Starting plants from seed has many practical benefits: You save money, get a head start on the growing season, and choose from varieties far beyond those locally available. You also get to experience the joy of watching a seemingly lifeless seed sprout into a living plant.
A seed is a plant embryo and its initial food supply is stored within a protective coating. Seeds remain dormant until a combination of moisture, temperature, air, and light triggers germination.
Knowing when to start seeds indoors takes some backward thinking. Find out the average date of the last frost in your area and the number of weeks before that date you should start a particular seed. (The number of weeks varies and is listed on the seed package.) Then count backward on the calendar from the average last frost date.
As a general rule, start most seeds six to eight weeks before your average last frost date. If you start seeds too early, you’ll have to keep the
How to Start Seeds in Containers
Fill your containers with moistened seed-starting mix.
Here’s a hint: Many peat-based seed-starting mixes repel water when they dry out completely. Moisten the mix by putting some in a container or bag with a small amount of warm water and stirring it well.
Seeds are a little fussier about what medium you start them in. Because seeds contain enough food to support the germinating seedlings in their first days, they don’t need to start in an especially nutrient-rich medium. Use a sterile, weed-free seed-starting mix that holds water well. Good commercial seed-starting mixtures are available….
Step 2: Plant the Seeds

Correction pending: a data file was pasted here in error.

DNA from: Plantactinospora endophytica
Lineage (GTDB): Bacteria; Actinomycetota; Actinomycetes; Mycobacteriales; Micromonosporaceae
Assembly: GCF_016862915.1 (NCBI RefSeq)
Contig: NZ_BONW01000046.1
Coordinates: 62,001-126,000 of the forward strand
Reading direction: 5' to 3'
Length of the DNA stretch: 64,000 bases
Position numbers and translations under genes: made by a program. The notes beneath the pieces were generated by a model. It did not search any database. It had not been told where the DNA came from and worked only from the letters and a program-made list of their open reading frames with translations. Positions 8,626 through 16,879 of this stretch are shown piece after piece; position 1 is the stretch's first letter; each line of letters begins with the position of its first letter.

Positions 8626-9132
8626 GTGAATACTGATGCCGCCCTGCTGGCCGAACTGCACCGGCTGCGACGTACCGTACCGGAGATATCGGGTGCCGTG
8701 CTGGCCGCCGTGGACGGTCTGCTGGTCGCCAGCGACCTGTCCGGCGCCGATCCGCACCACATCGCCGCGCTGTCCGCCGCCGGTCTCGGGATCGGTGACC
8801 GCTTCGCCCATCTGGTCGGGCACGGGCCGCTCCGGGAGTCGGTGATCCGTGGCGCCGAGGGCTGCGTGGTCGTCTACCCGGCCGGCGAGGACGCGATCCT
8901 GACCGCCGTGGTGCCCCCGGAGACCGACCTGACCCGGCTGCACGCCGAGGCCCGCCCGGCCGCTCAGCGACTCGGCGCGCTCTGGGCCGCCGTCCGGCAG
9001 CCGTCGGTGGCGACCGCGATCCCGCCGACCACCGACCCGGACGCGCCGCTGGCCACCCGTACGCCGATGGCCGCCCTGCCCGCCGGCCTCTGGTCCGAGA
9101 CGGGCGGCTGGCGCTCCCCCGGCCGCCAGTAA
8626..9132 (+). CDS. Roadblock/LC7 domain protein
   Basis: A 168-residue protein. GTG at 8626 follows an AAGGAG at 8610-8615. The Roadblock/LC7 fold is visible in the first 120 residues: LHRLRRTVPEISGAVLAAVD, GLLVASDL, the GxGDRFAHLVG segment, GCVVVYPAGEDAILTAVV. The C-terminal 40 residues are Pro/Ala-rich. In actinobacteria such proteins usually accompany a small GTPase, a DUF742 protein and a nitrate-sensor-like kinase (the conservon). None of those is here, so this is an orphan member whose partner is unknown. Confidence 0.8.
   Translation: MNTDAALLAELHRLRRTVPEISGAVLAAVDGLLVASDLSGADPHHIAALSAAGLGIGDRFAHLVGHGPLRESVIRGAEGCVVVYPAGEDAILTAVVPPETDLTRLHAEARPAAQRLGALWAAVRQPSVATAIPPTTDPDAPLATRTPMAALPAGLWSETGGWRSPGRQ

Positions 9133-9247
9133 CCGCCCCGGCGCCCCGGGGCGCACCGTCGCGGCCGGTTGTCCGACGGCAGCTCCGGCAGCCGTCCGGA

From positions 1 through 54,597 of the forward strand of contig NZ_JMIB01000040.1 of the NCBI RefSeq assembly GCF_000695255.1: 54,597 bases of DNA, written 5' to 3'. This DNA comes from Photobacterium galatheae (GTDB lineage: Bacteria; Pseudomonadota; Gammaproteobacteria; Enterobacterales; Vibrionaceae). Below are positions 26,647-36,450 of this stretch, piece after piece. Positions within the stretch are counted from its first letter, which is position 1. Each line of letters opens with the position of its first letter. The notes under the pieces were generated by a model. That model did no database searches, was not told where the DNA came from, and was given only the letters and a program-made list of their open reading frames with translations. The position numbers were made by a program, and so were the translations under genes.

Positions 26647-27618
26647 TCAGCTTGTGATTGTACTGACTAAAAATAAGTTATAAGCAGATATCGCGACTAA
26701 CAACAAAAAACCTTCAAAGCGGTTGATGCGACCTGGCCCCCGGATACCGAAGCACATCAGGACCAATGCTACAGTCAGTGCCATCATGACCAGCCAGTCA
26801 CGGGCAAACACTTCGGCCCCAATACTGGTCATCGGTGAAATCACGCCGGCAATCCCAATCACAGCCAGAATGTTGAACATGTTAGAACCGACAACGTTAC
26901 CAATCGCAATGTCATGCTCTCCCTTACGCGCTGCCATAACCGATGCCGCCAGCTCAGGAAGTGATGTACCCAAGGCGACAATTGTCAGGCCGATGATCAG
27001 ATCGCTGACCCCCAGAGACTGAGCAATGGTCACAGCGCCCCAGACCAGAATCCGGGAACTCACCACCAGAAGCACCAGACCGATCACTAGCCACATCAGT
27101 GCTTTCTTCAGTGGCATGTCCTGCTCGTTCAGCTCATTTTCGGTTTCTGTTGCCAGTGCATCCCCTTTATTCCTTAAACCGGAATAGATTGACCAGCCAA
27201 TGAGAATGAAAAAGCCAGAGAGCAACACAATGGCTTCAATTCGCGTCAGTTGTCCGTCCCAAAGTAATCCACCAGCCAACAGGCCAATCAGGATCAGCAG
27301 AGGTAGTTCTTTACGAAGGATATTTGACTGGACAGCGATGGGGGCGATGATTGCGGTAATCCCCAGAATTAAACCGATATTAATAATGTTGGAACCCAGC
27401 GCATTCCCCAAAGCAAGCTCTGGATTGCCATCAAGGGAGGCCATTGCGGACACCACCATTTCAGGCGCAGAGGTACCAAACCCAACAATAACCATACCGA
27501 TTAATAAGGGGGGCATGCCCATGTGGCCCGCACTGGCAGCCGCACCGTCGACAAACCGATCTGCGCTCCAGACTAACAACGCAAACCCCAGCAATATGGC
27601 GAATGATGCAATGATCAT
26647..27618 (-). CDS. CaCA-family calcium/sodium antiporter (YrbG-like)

Sow seeds by scattering them evenly over the surface of the seed-starting mix.
Here’s a hint: If you have really small seeds that are difficult to sow evenly, mix them in a saltshaker filled with sand. Mix them up and shake the seeds out with the sand.
Note: Some types of seeds need to be covered by seed-starting mix to sprout. Others will not sprout if they’re covered up. Check to see if your seeds have any special requirements when you sow them.
Many seedlings look alike, so labels are a good idea. Write the plant names on frozen-dessert sticks or other labels, and stick them in the soil. Keep your seed packages for reference.
Step 4: Maintain Humidity
Keep your containers out of direct sun, otherwise too much heat may build up and bake your seeds. Also: Don’t wrap the plastic cover too tightly; your seedlings need fresh air, otherwise they’ll rot.
You must keep your seed-starting medium moist — but not soggy — until sprouts appear. Small containers dry out quickly, so check them often.
Keep the largest, healthiest seedlings, and pull out unwanted plants or cut off their stems at soil level, leaving at least an inch of space between the remaining seedlings. As the survivors grow and outdoor temperatures reach the 50s and above, the seedlings are ready to harden off (get tough) by being set in a protected area outdoors, such as a garage or porch. After a day or two, they’re ready for the garden.